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Data Binding

Expanded Create a New Data Source

The quickest way to set up a new data source is to utilize the Data Source Configuration Wizard.

Invoke this dialog through the Data Grid smart tag or by clicking the icon in the Grid's bottom left corner.

The Wizard guides you through the binding process to the following supported sources.

The UnboundSource component allows you to mix different data source types or add virtual rows to a bound Data Grid.

For code-first data sources, it is possible to mark data class properties with Data Annotation Attributes to pre-customize a Grid (e.g., skip adding a column for a specific data field or change the type of its in-place editor).

Expanded Choose an Existing Data Source

If you already have a data source ready, use the Data Grid smart tag to select this source in the "Choose Data Source" editor.

In code, assign a valid source to the GridControl.DataSource property.

Expanded Switch to Another Data Source

Once you have chosen a data source for the first time, the Data Grid automatically generates all required columns. Should you choose another data source later, previously created columns will remain and you'll need to update them manually. To do so, launch the Data Grid Designer, switch to the "Columns" tab and click the "Retrieve Fields" button.

Expanded Post Changes to a Source

For most data source types, the Data Grid allows end-users to edit data at runtime, but these changes are not automatically saved to an underlying source. Refer to the Post Data to an Underlying Data Source article to learn how to support saving edits.

Expanded Fluent API Support

The traditional approach to customize grid columns or bind them to data assumes that you will be accessing columns using their string field names. If for any reason, it is impossible to populate grid columns at runtime or you need custom logic to obtain column settings, you can use fluent API instead. In this approach, the Visual Studio's IntelliSense allows you to observe all the data source properties and bind the required fields to grid columns.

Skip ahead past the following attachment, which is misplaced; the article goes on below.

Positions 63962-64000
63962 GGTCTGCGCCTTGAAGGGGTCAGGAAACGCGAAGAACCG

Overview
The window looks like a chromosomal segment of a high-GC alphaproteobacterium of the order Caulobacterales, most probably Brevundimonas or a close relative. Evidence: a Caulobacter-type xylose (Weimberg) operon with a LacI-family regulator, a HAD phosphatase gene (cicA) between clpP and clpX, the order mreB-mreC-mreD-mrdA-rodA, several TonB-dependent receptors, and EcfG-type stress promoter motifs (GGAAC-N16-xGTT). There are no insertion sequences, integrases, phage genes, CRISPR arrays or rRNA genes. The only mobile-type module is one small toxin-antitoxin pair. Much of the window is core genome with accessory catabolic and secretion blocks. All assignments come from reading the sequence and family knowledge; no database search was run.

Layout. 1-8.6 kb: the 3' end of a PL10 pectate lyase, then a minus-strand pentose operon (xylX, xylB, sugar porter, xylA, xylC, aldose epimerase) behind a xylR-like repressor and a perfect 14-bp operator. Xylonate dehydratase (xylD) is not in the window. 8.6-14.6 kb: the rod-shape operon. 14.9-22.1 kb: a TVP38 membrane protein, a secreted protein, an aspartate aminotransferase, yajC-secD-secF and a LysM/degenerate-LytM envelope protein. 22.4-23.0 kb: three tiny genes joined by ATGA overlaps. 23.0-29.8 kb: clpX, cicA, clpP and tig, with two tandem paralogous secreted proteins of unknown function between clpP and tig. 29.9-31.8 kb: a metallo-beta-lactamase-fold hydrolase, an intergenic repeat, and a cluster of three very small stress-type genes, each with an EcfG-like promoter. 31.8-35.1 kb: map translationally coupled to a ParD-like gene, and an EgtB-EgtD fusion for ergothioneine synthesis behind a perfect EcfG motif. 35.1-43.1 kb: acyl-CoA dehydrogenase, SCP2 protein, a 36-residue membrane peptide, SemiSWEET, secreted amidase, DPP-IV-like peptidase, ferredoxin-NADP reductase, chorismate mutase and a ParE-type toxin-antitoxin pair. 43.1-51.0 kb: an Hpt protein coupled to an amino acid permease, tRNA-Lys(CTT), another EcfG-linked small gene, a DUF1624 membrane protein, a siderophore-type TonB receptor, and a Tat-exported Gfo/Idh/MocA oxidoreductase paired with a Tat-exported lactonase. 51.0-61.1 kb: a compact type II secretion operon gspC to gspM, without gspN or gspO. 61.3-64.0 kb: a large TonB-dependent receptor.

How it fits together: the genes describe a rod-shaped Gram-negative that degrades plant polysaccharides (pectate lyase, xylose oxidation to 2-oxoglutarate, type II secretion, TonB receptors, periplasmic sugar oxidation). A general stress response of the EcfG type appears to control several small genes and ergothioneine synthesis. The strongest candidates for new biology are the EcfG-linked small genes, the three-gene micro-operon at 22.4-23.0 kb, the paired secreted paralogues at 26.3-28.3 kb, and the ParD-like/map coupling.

This approach creates a fail-safe code when modifying the data source structure (e.g., removing a data source field) or a typo in a field name (attempts to access a field that does not exist) immediately causes an exception that cannot be missed. The traditional approach can ignore such errors in certain cases, creating 'dead' code that is hard to detect.

To use this functionality, refer to the XtraGrid.Extension namespace from your code.

Now, you can call the ColumnView.With method to add and configure columns. The following code snippet illustrates an example.

With fluent API, you are also able to obtain existing columns and tweak their settings. To do so, use the ColumnView.GetColumnViewSettings method. For instance, the following code is the GridView.RowCellStyle event handler that identifies the column related to the row cell and fills it in red if the column is 'Phone'.

Expanded See Also

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